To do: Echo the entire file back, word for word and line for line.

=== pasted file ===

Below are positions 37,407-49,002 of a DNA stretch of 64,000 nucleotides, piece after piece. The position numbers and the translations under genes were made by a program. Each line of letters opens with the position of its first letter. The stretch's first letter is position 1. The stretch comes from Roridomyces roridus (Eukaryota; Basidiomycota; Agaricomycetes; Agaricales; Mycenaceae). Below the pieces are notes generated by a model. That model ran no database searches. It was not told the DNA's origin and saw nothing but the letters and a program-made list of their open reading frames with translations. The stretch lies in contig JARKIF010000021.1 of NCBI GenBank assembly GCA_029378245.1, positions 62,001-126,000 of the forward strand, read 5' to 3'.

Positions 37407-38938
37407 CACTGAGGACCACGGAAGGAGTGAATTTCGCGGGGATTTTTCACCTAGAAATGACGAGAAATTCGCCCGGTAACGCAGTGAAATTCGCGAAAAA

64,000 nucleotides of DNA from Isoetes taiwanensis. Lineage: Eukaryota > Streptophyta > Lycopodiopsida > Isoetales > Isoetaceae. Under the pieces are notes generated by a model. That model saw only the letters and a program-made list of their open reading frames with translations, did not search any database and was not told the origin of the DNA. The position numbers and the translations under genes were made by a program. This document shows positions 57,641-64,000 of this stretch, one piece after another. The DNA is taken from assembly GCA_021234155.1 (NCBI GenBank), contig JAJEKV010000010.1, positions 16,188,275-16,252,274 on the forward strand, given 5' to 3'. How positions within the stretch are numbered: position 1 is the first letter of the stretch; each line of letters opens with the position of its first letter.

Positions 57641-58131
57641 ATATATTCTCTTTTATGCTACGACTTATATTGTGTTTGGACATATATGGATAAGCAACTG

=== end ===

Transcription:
Below are positions 37,407-49,002 of a DNA stretch of 64,000 nucleotides, piece after piece. The position numbers and the translations under genes were made by a program. Each line of letters opens with the position of its first letter. The stretch's first letter is position 1. The stretch comes from Roridomyces roridus (Eukaryota; Basidiomycota; Agaricomycetes; Agaricales; Mycenaceae). Below the pieces are notes generated by a model. That model ran no database searches. It was not told the DNA's origin and saw nothing but the letters and a program-made list of their open reading frames with translations. The stretch lies in contig JARKIF010000021.1 of NCBI GenBank assembly GCA_029378245.1, positions 62,001-126,000 of the forward strand, read 5' to 3'.

Positions 37407-38938
37407 CACTGAGGACCACGGAAGGAGTGAATTTCGCGGGGATTTTTCACCTAGAAATGACGAGAAATTCGCCCGGTAACGCAGTGAAATTCGCGAAAAA

64,000 nucleotides of DNA from Isoetes taiwanensis. Lineage: Eukaryota > Streptophyta > Lycopodiopsida > Isoetales > Isoetaceae. Under the pieces are notes generated by a model. That model saw only the letters and a program-made list of their open reading frames with translations, did not search any database and was not told the origin of the DNA. The position numbers and the translations under genes were made by a program. This document shows positions 57,641-64,000 of this stretch, one piece after another. The DNA is taken from assembly GCA_021234155.1 (NCBI GenBank), contig JAJEKV010000010.1, positions 16,188,275-16,252,274 on the forward strand, given 5' to 3'. How positions within the stretch are numbered: position 1 is the first letter of the stretch; each line of letters opens with the position of its first letter.

Positions 57641-58131
57641 ATATATTCTCTTTTATGCTACGACTTATATTGTGTTTGGACATATATGGATAAGCAACTG